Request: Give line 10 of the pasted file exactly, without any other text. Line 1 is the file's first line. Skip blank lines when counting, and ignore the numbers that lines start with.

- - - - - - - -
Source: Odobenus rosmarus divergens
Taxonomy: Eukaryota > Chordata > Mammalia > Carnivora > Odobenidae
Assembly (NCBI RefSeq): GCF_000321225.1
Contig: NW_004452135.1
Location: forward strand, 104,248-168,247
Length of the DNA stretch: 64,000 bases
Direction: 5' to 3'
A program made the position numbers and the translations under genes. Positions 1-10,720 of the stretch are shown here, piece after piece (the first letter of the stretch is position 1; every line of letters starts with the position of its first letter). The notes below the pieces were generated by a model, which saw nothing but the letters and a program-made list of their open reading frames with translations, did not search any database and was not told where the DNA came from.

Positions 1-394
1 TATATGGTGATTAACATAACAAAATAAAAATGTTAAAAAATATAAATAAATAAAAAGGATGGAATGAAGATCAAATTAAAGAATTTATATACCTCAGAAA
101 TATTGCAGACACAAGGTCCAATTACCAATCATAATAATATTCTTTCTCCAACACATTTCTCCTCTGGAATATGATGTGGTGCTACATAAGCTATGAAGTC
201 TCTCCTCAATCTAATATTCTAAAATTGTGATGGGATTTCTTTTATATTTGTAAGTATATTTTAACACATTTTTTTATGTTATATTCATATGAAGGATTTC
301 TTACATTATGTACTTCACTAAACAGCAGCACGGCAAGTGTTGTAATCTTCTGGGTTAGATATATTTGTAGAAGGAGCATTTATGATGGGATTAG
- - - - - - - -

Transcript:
1 TATATGGTGATTAACATAACAAAATAAAAATGTTAAAAAATATAAATAAATAAAAAGGATGGAATGAAGATCAAATTAAAGAATTTATATACCTCAGAAA